STOCKHOLM, Sweden — Around 300 neo-Nazis demonstrated in central Stockholm on Saturday, drawing boos from counter-protesters and politicians.
Under the close watch of a detachment of police in riot gear, members the Nordic Resistance Movement (NRM), an anti-European Union, anti-gay, and anti-immigration group, gathered in Kungsholmstorg square in the Swedish capital.
The movement had applied for permission to host a rally for some 3,000 members, far more than the several hundred the event drew, according to Swedish broadcaster SVT.
A six-hour rally was approved by Swedish police, who deployed a strong security presence around Stockholm’s Kungsholmstorg Square. But after just a few hours, the crowds wilted and a march was canceled.
At the edges of the square, hundreds of counter-demonstrators gathered behind a security cordon, shouting slogans and banging the metal barriers in a bid to drown out the NRM speeches.
Among the protesters was Swedish Culture Minister Alice Bah Kuhnke, who was born to a Gambian father and a Swedish mother.
Both the rally and the counter-protests ended peacefully without incident, an AFP correspondent said.
The rally took place ahead of Sweden’s September 9 general election, in which immigration is a key issue.
Sweden, which boasts a long tradition of welcoming refugees and persecuted groups, is experiencing a creeping rise in neo-Nazi activities in public and on social media.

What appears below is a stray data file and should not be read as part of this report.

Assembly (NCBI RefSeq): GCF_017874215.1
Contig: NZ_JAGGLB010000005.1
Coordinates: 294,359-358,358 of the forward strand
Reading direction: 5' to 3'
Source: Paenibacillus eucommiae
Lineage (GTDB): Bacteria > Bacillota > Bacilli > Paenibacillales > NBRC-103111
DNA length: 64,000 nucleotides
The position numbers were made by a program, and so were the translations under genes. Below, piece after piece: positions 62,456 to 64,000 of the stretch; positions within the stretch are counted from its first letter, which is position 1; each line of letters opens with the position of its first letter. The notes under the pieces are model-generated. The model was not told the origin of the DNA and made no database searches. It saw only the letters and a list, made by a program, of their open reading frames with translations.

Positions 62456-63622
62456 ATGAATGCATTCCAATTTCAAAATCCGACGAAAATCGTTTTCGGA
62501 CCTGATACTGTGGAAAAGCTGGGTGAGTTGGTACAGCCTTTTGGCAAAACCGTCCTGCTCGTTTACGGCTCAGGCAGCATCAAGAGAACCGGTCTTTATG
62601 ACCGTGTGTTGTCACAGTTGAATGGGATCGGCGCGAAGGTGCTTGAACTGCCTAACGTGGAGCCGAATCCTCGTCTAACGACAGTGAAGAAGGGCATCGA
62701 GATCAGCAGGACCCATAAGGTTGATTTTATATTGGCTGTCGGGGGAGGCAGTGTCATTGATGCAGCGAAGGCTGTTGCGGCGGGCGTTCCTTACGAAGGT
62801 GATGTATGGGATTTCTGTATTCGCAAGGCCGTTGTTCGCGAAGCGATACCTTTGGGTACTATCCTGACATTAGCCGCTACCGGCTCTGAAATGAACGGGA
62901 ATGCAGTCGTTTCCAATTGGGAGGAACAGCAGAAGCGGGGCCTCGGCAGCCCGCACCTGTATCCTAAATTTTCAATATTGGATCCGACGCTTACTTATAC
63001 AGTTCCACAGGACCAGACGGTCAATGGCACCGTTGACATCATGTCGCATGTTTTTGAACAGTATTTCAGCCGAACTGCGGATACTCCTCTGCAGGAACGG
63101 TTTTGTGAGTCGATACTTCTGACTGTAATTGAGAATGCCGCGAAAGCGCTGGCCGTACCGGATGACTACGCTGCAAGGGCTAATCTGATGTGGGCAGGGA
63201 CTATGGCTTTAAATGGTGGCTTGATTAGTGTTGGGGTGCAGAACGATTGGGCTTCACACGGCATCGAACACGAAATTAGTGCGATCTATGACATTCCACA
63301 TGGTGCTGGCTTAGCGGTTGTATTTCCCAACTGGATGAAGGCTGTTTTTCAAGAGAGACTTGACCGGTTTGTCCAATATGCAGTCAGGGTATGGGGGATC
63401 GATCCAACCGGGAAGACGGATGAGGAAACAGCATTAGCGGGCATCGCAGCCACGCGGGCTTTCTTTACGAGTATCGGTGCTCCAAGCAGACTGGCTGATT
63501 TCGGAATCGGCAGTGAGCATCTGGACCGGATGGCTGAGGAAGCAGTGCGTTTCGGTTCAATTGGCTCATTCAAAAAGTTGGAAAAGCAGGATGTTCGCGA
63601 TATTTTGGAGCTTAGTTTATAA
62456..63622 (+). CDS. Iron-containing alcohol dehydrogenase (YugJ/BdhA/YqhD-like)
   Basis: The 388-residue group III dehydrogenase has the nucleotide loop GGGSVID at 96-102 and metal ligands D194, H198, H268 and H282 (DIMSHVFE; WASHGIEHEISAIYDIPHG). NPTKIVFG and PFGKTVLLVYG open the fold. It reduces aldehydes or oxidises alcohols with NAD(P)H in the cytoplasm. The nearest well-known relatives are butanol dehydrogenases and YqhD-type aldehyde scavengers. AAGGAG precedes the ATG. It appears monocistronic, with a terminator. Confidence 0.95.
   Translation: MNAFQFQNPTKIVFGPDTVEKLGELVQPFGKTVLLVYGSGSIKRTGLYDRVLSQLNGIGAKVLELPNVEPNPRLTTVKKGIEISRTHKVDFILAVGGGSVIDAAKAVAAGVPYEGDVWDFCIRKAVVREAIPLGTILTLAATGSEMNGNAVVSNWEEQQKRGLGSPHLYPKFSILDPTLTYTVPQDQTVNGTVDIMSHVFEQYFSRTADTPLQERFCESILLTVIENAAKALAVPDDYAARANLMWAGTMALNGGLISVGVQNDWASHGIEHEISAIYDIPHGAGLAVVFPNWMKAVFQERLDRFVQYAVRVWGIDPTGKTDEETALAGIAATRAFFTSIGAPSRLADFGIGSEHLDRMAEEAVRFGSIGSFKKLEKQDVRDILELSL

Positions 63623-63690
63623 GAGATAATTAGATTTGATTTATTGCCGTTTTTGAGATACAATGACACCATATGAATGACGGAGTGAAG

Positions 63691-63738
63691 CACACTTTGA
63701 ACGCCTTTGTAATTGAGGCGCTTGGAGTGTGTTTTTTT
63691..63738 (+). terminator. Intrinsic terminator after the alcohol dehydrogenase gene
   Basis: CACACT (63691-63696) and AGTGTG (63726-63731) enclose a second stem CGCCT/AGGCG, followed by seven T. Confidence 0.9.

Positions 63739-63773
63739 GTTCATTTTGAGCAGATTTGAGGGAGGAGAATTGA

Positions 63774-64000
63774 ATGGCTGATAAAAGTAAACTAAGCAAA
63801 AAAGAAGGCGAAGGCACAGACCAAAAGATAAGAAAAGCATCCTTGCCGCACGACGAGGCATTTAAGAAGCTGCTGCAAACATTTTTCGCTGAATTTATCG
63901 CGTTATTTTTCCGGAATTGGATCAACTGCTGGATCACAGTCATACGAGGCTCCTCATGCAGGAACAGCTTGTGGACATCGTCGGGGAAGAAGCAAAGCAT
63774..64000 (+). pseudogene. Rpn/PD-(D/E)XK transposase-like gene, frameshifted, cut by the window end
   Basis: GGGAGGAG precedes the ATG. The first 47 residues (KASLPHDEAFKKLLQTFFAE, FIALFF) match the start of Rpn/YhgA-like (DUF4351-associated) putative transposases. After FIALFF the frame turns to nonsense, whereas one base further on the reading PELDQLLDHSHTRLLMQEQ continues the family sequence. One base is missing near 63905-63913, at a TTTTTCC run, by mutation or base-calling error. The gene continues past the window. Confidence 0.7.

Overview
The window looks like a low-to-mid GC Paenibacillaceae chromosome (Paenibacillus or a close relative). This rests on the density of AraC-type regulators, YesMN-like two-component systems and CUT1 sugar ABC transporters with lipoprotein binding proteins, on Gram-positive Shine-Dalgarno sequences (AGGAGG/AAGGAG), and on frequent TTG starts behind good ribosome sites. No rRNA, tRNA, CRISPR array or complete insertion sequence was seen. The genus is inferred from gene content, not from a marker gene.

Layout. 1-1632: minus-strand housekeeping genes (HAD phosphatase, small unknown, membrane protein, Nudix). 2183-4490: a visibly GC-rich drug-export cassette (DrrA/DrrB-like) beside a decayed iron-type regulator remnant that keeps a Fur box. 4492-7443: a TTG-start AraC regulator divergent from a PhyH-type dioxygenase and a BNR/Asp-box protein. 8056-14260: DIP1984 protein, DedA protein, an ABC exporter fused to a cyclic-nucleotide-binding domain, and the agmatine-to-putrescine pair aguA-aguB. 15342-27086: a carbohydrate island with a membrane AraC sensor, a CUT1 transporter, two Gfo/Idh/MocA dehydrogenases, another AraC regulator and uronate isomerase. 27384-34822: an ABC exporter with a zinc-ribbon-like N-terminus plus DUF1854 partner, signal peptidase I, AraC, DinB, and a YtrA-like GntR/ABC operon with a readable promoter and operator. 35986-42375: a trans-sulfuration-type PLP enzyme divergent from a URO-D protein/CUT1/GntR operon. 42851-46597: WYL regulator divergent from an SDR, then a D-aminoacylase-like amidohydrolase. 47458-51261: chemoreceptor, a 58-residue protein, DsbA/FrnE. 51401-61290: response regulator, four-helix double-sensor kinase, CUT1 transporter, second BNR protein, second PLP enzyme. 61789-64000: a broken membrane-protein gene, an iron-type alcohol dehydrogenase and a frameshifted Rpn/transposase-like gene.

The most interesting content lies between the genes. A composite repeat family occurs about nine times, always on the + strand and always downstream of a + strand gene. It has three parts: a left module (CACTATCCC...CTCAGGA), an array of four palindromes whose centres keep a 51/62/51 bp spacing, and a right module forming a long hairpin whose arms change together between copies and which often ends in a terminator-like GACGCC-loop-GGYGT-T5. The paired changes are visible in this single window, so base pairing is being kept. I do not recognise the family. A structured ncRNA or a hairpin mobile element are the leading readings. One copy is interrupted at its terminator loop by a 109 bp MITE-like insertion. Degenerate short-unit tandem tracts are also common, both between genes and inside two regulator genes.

NRM, which was founded in 1997, is a political party which openly promotes a racist and anti-Semitic doctrine and has been described as the country’s most violent Nazi organization by Swedish anti-racism magazine Expo.
Although the group counts a core membership of barely 80 members, it was more active than ever before in 2017, the magazine said earlier this year.
NRM says it wants to usher in a national socialist government.
For the first time in its 21-year history, the NRM will present a list of 24 candidates to run in the elections, although the party is unlikely to pass the 4.0 percent threshold to enter parliament.
One of its candidates is facing a police investigation for raising a flag on April 20 in honor of Adolf Hitler’s birthday.
Writing on Facebook on Saturday, Swedish Prime Minister Stefan Lofven said he wanted to ban neo-Nazi organizations.
“Democracy has always had the right to protect itself from the forces willing to resort to violence to destroy it,” he said.
The neo-Nazi march was among dozens of events held across Stockholm on Saturday, including an animal rights’ march that drew 500 people.
TOI staff contributed to this report.